Wednesday, May 27, 2009
Saturday, April 18, 2009
How important is it for young (and otherwise) people to be afraid of their parents?
This is something that has troubled me ever since I was a pre-teenager, and started appreciating the one glaring difference between me and my other mates (they weren't friends, and I hardly speak to any of them anymore. I met my friends later in life, and consider myself lucky to know them). But anyway, this is not about my friends and non-friends, it's about that question that has troubled me for quite some time now, and also about the glaring difference between me and most, almost all, others. That is, being scared of ma and baba. I never have been, now or ever.
Does that make me one of the bad people? Does that mean I don't love or respect my parents? I don't think so.
I have always failed to understand the big gloating hoopla parents make about how terrified their kids are of them. Years ago, when the "aunties" of the neighbourhood would prattle about it, I would notice my ma keep quiet, having no contributions to make to the terror stories. My baba, in the rare occasions that he did land into one of these gatherings, would softly but deftly put in his views: "Moon or her brother are not terrified of us, and I see no reason why they should be"...well, not always those words, but something to that effect.
As for me, I would hear stories and first-hand accounts of domestic fear-factors everyday of my life. "My dad will kill me, my mom will clobber me"... they will this, they will that, they will basically flip at every attempt that the child makes towards having an independent existence.
And I would often wonder, am I missing something in life? Is my house the weird one, where there are no death threats or the necessity to hide, hush-up, act?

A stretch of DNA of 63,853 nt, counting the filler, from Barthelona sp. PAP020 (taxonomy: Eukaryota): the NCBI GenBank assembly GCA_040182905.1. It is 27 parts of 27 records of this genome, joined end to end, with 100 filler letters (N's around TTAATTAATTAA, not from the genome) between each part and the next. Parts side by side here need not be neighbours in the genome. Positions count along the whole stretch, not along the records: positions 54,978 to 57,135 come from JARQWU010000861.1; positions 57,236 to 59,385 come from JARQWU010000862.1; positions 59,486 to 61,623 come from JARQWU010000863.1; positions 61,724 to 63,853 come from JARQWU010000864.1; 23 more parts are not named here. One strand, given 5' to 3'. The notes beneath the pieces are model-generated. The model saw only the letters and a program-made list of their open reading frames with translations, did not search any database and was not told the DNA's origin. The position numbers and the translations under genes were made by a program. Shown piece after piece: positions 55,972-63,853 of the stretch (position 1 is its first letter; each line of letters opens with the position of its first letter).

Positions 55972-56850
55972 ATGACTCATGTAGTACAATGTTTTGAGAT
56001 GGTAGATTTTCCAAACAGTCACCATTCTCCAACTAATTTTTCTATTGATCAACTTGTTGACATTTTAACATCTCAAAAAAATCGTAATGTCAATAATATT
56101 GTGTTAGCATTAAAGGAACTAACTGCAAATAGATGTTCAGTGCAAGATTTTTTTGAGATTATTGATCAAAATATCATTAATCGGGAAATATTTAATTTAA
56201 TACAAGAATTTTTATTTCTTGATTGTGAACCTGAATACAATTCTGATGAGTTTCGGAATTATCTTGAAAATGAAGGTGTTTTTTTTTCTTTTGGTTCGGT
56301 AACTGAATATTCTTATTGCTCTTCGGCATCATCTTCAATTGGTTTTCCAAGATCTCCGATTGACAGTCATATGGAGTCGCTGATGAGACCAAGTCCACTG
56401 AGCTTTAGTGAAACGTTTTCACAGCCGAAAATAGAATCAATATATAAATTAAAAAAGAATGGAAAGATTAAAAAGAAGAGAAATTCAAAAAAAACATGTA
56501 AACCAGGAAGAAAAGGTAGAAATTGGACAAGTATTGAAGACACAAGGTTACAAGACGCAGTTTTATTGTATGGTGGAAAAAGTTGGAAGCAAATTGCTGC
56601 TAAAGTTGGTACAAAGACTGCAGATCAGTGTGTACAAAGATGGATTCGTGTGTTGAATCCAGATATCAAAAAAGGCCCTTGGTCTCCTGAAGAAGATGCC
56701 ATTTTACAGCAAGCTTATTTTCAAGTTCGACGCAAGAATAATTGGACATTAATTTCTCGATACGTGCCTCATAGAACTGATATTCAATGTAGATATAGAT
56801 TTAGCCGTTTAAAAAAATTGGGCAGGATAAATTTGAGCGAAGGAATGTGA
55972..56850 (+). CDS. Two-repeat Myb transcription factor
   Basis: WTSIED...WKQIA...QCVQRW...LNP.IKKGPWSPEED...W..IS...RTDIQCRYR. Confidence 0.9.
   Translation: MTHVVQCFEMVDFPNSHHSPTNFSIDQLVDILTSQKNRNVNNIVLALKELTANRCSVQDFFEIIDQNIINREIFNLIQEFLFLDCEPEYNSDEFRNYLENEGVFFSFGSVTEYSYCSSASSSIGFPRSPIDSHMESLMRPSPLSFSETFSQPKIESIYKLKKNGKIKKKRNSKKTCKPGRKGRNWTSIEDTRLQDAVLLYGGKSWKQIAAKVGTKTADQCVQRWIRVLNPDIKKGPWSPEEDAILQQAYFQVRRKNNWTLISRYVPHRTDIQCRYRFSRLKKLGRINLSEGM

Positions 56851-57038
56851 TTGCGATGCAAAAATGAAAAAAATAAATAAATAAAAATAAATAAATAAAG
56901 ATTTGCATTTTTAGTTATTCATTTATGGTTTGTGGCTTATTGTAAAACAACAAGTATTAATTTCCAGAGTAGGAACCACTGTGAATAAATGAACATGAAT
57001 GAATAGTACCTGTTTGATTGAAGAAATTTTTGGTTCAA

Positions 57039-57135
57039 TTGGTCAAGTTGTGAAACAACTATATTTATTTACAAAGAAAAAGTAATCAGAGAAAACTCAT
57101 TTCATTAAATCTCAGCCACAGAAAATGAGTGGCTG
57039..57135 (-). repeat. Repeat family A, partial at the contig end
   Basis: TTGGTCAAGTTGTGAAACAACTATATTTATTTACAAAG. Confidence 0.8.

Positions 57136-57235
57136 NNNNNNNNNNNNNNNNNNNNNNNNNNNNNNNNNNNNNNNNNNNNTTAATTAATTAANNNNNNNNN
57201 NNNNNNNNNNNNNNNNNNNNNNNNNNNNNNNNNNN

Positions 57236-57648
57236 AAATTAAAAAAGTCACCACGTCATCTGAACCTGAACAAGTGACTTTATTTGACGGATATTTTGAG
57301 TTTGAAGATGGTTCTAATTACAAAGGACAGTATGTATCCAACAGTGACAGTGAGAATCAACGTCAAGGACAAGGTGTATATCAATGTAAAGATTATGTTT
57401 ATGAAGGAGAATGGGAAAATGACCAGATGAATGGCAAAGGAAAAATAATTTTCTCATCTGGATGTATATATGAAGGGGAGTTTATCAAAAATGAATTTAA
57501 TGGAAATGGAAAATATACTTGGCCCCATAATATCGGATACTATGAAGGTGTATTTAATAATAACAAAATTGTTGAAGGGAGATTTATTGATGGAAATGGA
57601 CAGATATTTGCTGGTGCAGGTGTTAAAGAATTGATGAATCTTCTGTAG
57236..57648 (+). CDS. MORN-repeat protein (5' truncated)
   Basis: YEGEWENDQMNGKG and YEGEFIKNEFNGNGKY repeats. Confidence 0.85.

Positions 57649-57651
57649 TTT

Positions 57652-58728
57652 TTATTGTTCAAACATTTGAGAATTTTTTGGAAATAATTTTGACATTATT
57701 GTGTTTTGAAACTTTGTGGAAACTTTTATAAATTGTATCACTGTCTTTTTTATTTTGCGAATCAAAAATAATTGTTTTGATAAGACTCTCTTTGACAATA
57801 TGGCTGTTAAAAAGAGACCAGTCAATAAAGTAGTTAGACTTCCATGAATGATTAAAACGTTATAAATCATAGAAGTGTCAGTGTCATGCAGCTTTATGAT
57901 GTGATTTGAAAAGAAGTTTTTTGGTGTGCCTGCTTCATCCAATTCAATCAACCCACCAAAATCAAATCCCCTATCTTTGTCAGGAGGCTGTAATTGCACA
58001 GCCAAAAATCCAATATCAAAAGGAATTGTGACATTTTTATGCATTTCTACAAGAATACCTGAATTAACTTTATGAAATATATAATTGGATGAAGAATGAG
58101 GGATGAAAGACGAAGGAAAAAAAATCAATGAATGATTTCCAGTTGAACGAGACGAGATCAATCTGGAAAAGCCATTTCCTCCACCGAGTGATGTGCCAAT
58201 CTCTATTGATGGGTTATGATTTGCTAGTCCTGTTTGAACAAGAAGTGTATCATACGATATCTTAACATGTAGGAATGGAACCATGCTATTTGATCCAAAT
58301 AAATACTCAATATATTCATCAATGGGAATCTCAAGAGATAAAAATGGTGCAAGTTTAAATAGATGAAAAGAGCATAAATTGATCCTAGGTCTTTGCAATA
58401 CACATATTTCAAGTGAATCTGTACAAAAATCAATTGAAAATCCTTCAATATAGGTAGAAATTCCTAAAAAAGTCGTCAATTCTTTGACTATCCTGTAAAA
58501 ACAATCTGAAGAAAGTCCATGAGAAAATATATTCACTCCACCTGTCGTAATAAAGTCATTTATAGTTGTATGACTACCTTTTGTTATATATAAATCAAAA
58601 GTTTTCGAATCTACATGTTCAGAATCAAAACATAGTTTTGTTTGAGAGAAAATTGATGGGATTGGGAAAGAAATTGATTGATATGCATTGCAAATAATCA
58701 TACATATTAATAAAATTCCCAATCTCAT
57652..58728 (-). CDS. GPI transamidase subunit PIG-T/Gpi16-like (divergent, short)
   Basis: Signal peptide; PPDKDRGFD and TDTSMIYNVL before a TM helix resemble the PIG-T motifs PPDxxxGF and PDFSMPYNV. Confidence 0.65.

It was much later that I realised how weird my house was/is. Weird in a wonderful way. I have never been terrorised of my parents, so I have never had the overwhelming need to lie to them, or to hoodwink them.
Which is why I speak to my ma as if she were a friend ( okay, I will openly accept that there are some things that I do that they don't know I do, but that is really another story. I'll let in one reason here, and that is this. I firmly believe that different people have different places in your life. So, a friend cannot fill in for parents and vice versa. Notice, I said I speak to ma as if she were a friend. Maybe I'll write about it sometime later.)
To get back on track, let's fast forward to my college days. This is when I learnt that the in-house terrorisation has nothing to do with age, and that people become so whimpy with the constant grueling throughout their childhood that they barely have any will left to stand up for themselves. So what if they are 20 by now?
"You read The God of Small Things? I heard it's meant for adults." That's a first-year graduate pursuing a degree in English Honours (who's also my immediate junior) from one of the most reputed colleges in the country.
I stare, gulp, try to disguise my disgust in an awkward smile and hide my laughter by coughing. The most I manage is "Well, yes, it is meant for adults, but aren't you already 18?" And then I walk away. Not because I have nothing more to say. Oh yes, I do, but because I figure it would all be lost on her. I later find out how her mom (or was it the dad) always had a "strict watch" over what books she read, and what movies she watched, and she would be so scared of them that she would never venture out on her own. I know, I know, this could be a boon for fresh young minds, but why is it that most of the times parents keep the "watch", kids learn to read nothing more than Sidney Sheldon and often name Femina or Vougue or Overdrive as their favourite books?